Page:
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Bebop Spoken There

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Born This Day
Louis Armstrong and Steve Andrews.

Saturday, May 18, 2019

Preview: Kamasi Washington @ Sage Gateshead, Tuesday 21 May


(Preview by Russell)

The Epic said it all - ambitious, sprawling, three discs (yes, it was made available on vinyl), Los Angeles born bandleader, saxophonist, collaborator, producer, Kamasi Washington's high-profile recording secured media attention beyond that of the regular jazz press. 

On Tuesday the 38-year-old American rocks up at Sage Gateshead. Touring the UK, Europe then back to the States, this is the long-awaited opportunity for Tynesiders to check-out the man who has acquired a cult following - not least among the Millennial generation - thanks to his association with Flying Lotus, Thundercat and Kendrick Lamar. 

The 2015 release of The Epic was followed by last year's Heaven and Earth and with fans seeking out earlier, self-released recordings, Washington's star remains firmly in the ascendant. Sage Gateshead's big hall - approx capacity 1700 - appears to have allocated a front-of-stage 'mosh pit' by taking out the first few rows of seats (log on to the venue's website to view the seating/standing plan - www.sagegateshead.com) and by all accounts, tickets have flown out the door.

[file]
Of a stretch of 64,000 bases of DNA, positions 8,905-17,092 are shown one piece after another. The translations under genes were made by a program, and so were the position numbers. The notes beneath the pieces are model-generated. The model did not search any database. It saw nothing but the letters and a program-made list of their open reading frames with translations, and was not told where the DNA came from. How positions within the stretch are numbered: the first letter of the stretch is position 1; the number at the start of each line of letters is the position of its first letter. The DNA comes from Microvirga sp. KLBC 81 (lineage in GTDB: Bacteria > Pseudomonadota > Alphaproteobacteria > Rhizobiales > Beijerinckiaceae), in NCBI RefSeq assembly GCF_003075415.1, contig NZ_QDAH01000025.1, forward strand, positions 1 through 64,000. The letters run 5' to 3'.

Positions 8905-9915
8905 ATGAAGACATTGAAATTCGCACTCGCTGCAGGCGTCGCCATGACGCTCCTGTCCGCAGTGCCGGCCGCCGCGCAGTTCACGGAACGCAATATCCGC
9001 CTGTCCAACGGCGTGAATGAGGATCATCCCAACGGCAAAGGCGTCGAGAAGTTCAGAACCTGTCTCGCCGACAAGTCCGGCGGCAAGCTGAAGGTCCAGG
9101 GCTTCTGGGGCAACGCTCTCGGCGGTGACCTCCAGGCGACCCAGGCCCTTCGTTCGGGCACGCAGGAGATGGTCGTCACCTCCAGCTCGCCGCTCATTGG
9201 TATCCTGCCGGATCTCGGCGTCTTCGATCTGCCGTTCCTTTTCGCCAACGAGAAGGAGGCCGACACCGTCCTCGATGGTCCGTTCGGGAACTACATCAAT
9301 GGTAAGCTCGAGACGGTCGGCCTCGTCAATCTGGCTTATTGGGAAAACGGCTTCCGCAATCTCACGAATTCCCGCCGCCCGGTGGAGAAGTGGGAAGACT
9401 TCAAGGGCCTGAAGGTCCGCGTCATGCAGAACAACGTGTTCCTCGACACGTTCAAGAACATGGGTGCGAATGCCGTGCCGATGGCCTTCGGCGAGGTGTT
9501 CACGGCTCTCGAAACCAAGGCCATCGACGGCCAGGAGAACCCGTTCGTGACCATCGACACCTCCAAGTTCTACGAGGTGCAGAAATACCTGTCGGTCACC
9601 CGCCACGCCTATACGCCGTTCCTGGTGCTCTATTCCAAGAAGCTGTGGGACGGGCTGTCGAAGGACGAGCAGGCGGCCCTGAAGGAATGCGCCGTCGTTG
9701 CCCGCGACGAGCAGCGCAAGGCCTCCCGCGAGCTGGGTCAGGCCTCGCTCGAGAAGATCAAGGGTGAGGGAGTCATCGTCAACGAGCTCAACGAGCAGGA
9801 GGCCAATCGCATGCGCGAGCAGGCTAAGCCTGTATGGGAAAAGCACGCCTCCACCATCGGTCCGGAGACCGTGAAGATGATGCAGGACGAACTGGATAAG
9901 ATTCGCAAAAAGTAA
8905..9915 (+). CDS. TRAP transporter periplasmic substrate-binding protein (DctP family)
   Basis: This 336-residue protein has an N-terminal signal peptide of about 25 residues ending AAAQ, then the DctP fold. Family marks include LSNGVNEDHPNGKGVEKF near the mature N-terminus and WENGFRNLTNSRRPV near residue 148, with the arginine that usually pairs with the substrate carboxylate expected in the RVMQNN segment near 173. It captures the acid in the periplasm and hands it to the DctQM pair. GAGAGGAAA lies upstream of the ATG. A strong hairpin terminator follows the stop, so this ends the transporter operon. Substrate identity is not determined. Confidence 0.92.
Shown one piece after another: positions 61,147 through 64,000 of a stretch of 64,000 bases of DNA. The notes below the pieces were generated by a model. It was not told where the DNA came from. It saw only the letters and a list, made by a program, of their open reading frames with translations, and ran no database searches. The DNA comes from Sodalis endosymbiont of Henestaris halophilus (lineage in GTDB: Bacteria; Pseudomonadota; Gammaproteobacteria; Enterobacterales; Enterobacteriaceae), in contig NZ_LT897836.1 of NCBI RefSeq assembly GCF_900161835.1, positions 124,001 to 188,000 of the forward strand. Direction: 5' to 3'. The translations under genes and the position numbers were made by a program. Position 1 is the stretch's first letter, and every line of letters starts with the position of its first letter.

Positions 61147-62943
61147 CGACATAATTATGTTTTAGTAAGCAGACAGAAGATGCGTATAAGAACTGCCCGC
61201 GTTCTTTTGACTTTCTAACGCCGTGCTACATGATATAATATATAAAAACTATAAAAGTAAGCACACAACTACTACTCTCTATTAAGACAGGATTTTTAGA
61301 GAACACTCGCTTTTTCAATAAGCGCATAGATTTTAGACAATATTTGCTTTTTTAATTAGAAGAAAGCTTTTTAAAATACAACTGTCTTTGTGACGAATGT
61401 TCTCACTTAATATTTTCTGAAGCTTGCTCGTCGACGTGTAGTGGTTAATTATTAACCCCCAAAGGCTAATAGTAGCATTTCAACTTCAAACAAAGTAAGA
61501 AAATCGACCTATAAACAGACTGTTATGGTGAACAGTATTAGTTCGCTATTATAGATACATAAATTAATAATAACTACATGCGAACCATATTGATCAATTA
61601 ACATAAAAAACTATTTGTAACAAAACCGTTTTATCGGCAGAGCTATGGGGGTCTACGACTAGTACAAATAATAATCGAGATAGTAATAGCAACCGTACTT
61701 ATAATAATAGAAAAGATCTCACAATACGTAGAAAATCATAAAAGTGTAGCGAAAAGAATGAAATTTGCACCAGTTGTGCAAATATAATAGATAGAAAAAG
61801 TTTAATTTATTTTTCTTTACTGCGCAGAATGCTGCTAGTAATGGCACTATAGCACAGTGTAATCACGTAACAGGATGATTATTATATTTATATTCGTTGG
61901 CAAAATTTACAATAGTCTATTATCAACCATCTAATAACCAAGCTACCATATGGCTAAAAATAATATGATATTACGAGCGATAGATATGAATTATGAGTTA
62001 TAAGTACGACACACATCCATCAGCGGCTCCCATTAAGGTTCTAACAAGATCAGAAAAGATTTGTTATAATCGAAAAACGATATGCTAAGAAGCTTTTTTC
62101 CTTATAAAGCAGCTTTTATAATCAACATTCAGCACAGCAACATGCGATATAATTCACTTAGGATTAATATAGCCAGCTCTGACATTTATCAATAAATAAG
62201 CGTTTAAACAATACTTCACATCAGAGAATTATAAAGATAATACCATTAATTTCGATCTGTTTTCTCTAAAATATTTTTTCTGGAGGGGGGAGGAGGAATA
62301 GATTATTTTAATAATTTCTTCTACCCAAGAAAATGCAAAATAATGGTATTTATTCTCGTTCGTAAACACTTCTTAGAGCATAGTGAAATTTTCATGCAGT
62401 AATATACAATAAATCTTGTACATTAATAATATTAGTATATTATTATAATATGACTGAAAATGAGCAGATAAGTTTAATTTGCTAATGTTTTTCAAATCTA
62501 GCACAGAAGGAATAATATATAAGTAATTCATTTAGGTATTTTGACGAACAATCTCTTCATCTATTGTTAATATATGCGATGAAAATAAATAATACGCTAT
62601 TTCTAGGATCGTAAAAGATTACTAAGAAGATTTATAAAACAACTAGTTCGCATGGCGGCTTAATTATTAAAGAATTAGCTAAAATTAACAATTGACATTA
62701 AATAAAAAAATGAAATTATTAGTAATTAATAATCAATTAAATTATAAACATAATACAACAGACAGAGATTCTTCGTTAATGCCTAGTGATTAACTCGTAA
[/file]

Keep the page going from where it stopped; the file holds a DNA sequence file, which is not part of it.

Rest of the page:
Tuesday at Sage Gateshead will, if nothing else, be an 'I was there' occasion. It could go down in folklore. The whole thing kicks off at 7:30 with a support set by Oscar Jerome followed by the man of the moment, Kamasi Washington. It promises to be an 'epic' night. 
Russell

1 comment :

Steve T said...

Always nice to see a decent crowd, but I hope jazz people aren't put off by the 'hype'. Just because he isn't John Coltrane, doesn't mean he's Kenny G.
In my jazz-funk days, we thought they were the greatest jazz artists ever, while serious jazz heads looked down on us and them. While all of my peers either descended into smooth jazz or accepted whatever styles, artists and choons acid jazz djs thew at them, I spread my wings to Sonny Rollins, Trane, Miles, Bird, Duke and Mingus and became something of a snob myself.
Insomuch as men ever do (and especially music daft men), I grew up and realised it was alright to like both and younger listeners nowadays aren't as disparaging of jazz-funk, and maybe even some older listeners, who may also have 'grown up.' Somebody even said to me Grover Washington Jnr was one of the great soprano players.
It's impossible and pointless to estimate if and where Kamasi may feature in a future timeline. While I'm no great fan of hip-hop, I think a successful fusion would be welcome (and so far the hip-hop people seem to have done it better) and I think he's a more commanding figure-head than Robert Glasper, though he and the rest of the West Coast Get Down need to get on with it.
I like all of his albums, and just because none of them are Kind of Blue, doesn't mean they're Kenny G's Greatest Hits, and I do hear some originality, alongside the appropriate revereance for those who went before.
It promises to be an interesting evening (and I've seen him twice before), not least watching young people who probably aren't as cool as they think they are, oldies who definitely aren't as cool as we think we are (though probably cooler than the young people think we are) but knowing the people who aren't there are the least cool of all.

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